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Latest posts by Palaisglide

moss on the lawn

Posted: 08/06/2012 at 09:51

Sotongeof is correct and the problem is once it is there you do need chemical to get rid of it.
Dove is doing the right things apart from spreading the moss when raking so it never totally gets rid of it.
What happens is the lawn grass roots grow up into the moss thatch and the problem with that is in dry weather it dries out fast because the thatch will not hold the water as the original loam would you end up with a dried out brown lawn.
Lawn feed and weed can go down after the frogs have left and must be watered in if it does not rain within 24 hours, I used feed and weed early in the year when the lawn is growing well and late in the year as a winter feed and weed. That one is a very slow release but will be gone before the frogs return to spawn.
Having once helped look after a bowling green lawn I know it is constant attention and even with that we got moss, who said lawns were easy.



Posted: 07/06/2012 at 09:48
David K wrote (see)

Being strictly impartial here, I have to say it was a rather unusual way to register a question.

David another word with many meanings but usually meaning neutral! if you read through many of the posts on here and on the last forum we were all on you will see new posters are just as bewildered as we once were and get it wrong, which of us have never got it wrong I ask?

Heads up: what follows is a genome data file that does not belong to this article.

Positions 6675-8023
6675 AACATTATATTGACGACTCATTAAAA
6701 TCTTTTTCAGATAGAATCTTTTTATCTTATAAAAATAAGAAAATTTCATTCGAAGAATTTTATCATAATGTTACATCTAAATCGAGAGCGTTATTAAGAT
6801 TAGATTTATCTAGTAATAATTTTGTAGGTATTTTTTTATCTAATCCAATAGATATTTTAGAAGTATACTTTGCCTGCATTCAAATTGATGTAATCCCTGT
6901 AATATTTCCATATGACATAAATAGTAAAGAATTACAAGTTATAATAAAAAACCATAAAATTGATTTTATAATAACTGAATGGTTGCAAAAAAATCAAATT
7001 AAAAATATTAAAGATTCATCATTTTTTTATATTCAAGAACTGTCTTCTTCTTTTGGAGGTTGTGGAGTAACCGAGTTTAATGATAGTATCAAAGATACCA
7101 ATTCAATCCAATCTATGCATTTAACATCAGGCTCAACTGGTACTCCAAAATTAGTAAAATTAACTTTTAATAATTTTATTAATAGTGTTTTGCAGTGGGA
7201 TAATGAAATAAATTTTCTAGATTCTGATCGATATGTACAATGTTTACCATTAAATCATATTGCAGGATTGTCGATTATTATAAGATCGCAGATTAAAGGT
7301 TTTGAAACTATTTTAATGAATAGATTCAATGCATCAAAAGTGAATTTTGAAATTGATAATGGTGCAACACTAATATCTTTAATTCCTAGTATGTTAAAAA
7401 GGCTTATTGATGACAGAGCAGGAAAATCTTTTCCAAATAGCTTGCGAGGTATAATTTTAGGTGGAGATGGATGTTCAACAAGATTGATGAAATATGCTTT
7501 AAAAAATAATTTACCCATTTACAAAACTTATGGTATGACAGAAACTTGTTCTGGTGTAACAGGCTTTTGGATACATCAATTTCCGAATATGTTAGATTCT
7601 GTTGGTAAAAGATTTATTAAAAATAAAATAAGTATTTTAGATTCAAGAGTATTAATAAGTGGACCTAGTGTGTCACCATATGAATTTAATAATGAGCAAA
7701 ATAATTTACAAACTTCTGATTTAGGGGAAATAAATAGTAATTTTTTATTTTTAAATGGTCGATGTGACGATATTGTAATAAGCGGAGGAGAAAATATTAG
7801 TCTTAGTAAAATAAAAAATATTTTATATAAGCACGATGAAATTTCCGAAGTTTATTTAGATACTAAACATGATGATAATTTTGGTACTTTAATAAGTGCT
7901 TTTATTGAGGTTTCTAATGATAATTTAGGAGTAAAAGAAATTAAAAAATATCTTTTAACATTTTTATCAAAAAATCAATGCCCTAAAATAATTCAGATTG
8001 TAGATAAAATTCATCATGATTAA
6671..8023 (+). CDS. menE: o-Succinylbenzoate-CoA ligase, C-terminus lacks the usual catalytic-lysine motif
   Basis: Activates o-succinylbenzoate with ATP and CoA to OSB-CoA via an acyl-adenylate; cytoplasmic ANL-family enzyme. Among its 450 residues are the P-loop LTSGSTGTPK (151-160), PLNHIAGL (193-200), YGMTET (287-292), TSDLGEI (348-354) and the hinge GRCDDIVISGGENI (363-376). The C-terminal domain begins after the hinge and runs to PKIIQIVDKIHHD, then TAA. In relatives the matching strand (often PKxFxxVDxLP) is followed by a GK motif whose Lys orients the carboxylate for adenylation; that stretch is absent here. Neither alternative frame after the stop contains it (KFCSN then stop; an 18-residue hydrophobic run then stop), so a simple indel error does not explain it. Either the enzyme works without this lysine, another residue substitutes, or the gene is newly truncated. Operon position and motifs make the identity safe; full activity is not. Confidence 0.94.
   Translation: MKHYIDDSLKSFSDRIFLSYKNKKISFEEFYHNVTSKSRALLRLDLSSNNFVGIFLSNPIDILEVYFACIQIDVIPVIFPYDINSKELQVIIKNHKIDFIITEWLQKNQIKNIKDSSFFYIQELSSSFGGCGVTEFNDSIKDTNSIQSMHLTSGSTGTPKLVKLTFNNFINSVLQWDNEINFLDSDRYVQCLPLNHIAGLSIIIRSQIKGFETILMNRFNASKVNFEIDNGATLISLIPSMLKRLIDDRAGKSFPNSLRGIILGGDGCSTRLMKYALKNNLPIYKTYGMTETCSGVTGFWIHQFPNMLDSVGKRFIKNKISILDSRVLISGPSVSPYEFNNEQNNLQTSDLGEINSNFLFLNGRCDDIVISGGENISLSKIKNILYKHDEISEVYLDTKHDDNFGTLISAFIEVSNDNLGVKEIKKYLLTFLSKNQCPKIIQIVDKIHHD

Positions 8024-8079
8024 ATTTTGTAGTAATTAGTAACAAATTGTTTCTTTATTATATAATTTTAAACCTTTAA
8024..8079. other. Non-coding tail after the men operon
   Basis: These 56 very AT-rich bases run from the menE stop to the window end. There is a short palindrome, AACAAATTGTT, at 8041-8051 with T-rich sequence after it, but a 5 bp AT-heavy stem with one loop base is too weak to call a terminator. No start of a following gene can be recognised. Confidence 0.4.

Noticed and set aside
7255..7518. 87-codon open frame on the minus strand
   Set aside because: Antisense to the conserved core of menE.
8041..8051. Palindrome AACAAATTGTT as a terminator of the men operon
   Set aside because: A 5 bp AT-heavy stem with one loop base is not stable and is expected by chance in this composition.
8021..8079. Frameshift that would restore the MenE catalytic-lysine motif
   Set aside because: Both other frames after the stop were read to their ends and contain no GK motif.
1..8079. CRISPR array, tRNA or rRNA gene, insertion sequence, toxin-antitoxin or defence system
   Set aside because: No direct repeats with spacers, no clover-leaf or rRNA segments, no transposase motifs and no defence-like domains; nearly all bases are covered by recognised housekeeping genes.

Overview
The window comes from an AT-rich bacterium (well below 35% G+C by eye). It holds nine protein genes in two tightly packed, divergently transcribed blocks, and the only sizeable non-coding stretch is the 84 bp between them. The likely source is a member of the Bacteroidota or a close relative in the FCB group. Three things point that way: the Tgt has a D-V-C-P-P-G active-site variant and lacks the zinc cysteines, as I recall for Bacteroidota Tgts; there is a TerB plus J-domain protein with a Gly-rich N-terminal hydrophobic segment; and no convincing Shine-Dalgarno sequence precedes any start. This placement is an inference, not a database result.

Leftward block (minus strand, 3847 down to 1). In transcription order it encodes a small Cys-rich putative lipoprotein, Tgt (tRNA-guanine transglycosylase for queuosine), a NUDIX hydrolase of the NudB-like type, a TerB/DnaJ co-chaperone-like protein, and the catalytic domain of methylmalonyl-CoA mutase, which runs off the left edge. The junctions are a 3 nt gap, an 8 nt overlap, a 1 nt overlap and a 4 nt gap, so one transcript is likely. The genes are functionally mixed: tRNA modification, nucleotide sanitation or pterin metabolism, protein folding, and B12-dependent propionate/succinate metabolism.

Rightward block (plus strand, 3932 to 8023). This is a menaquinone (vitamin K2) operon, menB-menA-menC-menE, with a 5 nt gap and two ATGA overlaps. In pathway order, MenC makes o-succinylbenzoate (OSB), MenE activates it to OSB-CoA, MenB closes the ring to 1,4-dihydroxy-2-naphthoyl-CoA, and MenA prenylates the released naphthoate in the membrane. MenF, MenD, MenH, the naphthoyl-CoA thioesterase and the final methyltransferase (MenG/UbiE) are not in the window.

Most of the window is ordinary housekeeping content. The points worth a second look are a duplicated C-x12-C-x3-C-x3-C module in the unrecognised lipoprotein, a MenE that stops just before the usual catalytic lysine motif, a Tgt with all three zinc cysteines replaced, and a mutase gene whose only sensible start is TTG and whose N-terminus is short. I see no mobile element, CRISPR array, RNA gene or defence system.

It is better to ignore the mistake and give as good an answer as possible with the information supplied rather than put some one off ever coming back. Yes we need as much info as possible though experienced gardeners should be able to pick out the bones of the question.
That is of course only my opinion, others may differ.
I love these arguments.


Fork Handles

Posted: 07/06/2012 at 09:33

Woo2, I lifted some old paving on the South side of my house, prepared the ground and lay a new lawn which struck and grew beautifully.
That was December five years ago, it has prospered ever since. It was a case of fitting the job in with the time I had from other duties so there was some trepidation but it worked.
My memory is of a very old acid plant being removed at ICI and then fenced off, we were told nothing would grow for ten years. Some of my lads working in the area said you better come and see this, they were looking through the fence at a sea of flowers and grasses, all weeds of course but it was exactly 18 months after demolition, you do not beat nature.


What's the weather like in your area?

Posted: 07/06/2012 at 09:20

Teesside, yesterday I said on the phone to my daughter "at least the weather is nice" "What" came the reply it is pouring down here, she lives in Norton Village three miles away and we never got a drop. We got a very nice long sunset.
This morning the sun was shining at 05:30 ack emma and is still quite bright, it is still and warm out there, in fact it has just started sending beams into the room, talk about micro climates, I can see over the valley and "Rains" side is not looking happy. Its not unusual though, she seems to get the worst of our micro climate. "Hmm" its not unusual! do you think they could write a song about that??



Posted: 06/06/2012 at 15:49
sotongeoff wrote (see)

"Moira did ask a question, "how to maintain a rubber plant" read the headings."

I did actually read that the heading Frank but a little more detail would have been helpful

I agree Sotongeof the more info we get the better although I think any answer is better than none. People asking for help can be easily put off.



Posted: 06/06/2012 at 12:30

Moira did ask a question, "how to maintain a rubber plant" read the headings.